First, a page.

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Oncotarget: Breast cancer cells to ONC201 from anti-proliferative to apoptotic


FOR IMMEDIATE RELEASE
2021-06-30

Oncotarget published "TRAIL receptor agonists convert the response of breast cancer cells to ONC201 from anti-proliferative to apoptotic" which reported normal fibroblasts do not undergo apoptosis following rhTRAIL plus ONC201. In vivo, MDA-MB-361 tumor growth rate is significantly reduced following treatment with a combination of ONC201 and rhTRAIL as compared to control tumors.

Natural killer cells which use TRAIL to kill DR5-expressing cancer cells, exhibit greater cytotoxicity against ONC201-treated breast cancer cells compared to controls.

rhTRAIL also converts the response of cells from other tumor types to ONC201 from anti-proliferative to apoptotic.

A monoclonal DR5-agonistic antibody converts the response of non-TNBC cells to ONC201 from anti-proliferative to apoptotic.

These Oncotarget findings describe a novel therapeutic strategy that potently converts the response of a cancer cell to ONC201 from anti-proliferative to apoptotic.

Dr. Wafik S. El-Deiry Founding Editorial Board Member of Oncotarget said, "Breast cancer is the most commonly diagnosed cancer and is the number three cause of cancer-related death in United States women."

"Breast cancer is the most commonly diagnosed cancer and is the number three cause of cancer-related death in United States women."

The potential of TRAIL to kill cancerous cells while leaving normal cells unharmed led to the development and clinical testing of TRAIL-based therapies such as recombinant human TRAIL and death receptor agonistic antibodies.

ONC201 potently induced cell death through the extrinsic pathway in cancer cells from a variety of tumor types.

The compound is unique in that it is a dual activator of the TRAIL pathway, able not only to upregulate pro-death ligand TRAIL, but also its receptor DR5. Early studies of the mechanism of action of ONC201 showed that the compound inhibited pro-survival kinases Akt and ERK, leading to the dephosphorylation and activation of transcription factor FOXO3a.

Previous work has shown that ONC201 is a potent dual inducer of the TRAIL pathway at the level of both the ligand and the receptor, and that breast cancers show decreased sensitivity to TRAIL .

The authors hypothesized that profiling the effects of the compound on the TRAIL pathway in breast cancer and identifying blocks in signal transduction would allow us to identify therapeutic strategies with the potential to induce apoptosis and that could potentially translate to tumor regressions in patients who do not respond to treatment with ONC201 alone.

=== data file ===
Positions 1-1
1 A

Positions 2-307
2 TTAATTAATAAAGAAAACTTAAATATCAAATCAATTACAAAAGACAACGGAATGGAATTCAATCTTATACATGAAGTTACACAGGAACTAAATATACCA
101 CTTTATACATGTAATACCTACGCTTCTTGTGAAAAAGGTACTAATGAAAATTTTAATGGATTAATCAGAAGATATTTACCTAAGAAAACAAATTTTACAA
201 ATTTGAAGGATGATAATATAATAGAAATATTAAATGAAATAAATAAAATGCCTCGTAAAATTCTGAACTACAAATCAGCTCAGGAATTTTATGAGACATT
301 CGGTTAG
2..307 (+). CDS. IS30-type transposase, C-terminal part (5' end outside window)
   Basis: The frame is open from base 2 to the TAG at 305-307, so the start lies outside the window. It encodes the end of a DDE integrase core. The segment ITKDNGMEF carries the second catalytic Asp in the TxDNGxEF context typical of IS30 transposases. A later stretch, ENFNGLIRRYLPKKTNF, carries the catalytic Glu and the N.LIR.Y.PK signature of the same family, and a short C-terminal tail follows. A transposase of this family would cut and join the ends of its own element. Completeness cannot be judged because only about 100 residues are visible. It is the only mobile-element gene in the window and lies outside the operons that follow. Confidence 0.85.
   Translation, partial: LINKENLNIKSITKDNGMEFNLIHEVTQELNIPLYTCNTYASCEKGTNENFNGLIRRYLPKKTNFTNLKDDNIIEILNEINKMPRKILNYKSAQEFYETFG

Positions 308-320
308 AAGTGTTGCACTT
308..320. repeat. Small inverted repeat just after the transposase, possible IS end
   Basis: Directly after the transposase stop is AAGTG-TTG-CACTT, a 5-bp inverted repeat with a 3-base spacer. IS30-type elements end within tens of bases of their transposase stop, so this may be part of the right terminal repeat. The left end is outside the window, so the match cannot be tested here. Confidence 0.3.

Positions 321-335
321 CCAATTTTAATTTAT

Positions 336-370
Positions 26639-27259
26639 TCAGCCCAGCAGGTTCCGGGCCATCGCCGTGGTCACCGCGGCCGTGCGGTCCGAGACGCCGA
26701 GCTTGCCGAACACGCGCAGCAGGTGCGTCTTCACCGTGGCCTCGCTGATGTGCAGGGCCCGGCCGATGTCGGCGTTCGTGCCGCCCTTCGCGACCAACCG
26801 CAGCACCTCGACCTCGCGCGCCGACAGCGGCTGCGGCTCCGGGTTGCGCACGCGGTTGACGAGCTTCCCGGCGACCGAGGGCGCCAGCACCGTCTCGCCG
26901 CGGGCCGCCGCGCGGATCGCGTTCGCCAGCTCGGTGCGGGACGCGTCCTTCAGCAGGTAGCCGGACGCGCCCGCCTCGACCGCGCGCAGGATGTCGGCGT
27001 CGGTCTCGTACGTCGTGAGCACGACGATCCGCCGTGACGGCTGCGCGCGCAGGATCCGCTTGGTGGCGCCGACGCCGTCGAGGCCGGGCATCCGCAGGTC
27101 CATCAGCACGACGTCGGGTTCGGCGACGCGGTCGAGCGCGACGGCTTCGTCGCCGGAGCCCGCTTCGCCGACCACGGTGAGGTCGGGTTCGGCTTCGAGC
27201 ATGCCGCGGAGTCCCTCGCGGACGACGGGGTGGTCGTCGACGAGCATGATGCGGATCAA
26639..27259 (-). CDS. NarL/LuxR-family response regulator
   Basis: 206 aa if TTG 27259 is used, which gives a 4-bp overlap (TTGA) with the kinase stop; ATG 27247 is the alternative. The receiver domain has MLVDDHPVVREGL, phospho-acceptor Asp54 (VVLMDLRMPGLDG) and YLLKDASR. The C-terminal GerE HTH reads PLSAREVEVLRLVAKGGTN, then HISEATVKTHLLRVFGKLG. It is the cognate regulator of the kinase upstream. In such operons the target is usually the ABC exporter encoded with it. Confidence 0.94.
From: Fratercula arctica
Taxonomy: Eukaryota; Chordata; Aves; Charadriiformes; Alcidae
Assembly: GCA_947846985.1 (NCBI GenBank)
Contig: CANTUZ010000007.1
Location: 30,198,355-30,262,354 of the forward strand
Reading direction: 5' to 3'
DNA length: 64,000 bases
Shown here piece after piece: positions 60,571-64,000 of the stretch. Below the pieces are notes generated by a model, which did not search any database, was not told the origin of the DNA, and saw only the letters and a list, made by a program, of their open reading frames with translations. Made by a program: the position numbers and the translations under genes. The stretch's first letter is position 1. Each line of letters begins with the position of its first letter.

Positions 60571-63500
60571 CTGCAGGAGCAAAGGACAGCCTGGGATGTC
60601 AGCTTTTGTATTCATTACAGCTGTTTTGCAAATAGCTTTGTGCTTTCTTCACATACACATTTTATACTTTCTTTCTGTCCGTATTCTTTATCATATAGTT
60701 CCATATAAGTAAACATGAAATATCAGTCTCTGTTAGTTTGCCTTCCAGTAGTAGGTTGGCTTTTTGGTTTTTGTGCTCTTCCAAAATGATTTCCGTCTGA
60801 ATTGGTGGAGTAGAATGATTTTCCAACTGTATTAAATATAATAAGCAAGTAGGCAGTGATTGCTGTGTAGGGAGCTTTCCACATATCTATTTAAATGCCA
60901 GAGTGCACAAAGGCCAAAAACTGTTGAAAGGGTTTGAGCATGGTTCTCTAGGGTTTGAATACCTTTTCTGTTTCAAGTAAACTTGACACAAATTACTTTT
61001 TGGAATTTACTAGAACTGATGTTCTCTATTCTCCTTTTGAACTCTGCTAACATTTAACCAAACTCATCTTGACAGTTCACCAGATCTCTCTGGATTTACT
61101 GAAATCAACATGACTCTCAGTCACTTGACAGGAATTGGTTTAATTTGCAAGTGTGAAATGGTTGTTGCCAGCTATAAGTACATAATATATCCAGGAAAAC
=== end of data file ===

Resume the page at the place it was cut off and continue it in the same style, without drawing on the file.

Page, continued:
Figure 7: A DR5-agonistic antibody can also be used to convert the response of T47D and ZR751 breast cancer cells from anti-proliferative to pro-apoptotic. (A) T47D and ZR751 cells were treated with a vehicle control or ONC201 for 72 hours. Anti-DR5 antibody was added at varying concentrations for four hours and the induction of cell death was assessed using western blot. (B) T47D and ZR751 cells were treated as above and stained with propidium iodide. Specifically, ZR751 cells were treated with 200 and 300 ng/mL anti-DR5 antibody. Flow cytometric analysis of the cells was used to determine the percentage of cells with subG1 DNA content. Experiments shown in this figure were conducted in triplicate.

The El-Deiry Research Team concluded in their Oncotarget Research Output that this team's previous data showed that in breast cancer, the anti-proliferative effects of ONC201 are more common than the apoptotic effects.

While the apoptotic effects of ONC201 led to in vivo efficacy of the compound, the anti-proliferative effects did not.

In the present study, they investigated mechanisms as well as strategies to convert the response of breast cancer cells to ONC201 from anti-proliferative to pro-apoptotic.

TRAIL receptor agonists such as rhTRAIL or a DR5-agonistic antibody convert the response of these cells to ONC201 from anti-proliferative to apoptotic.

These findings may have clinical relevance as ONC201 is currently being tested in patients with breast cancer, and the authors believe that this newly identified combinatorial strategy has the potential to induce tumor regressions in patients with limited response to ONC201 monotherapy.

DOI - https://doi.org/10.18632/oncotarget.27773

Full text - https://www.oncotarget.com/article/27773/text/

Correspondence to - Wafik S. El-Deiry - wafik@brown.edu

Keywords - ONC201, TRAIL, breast cancer, death receptors, apoptosis

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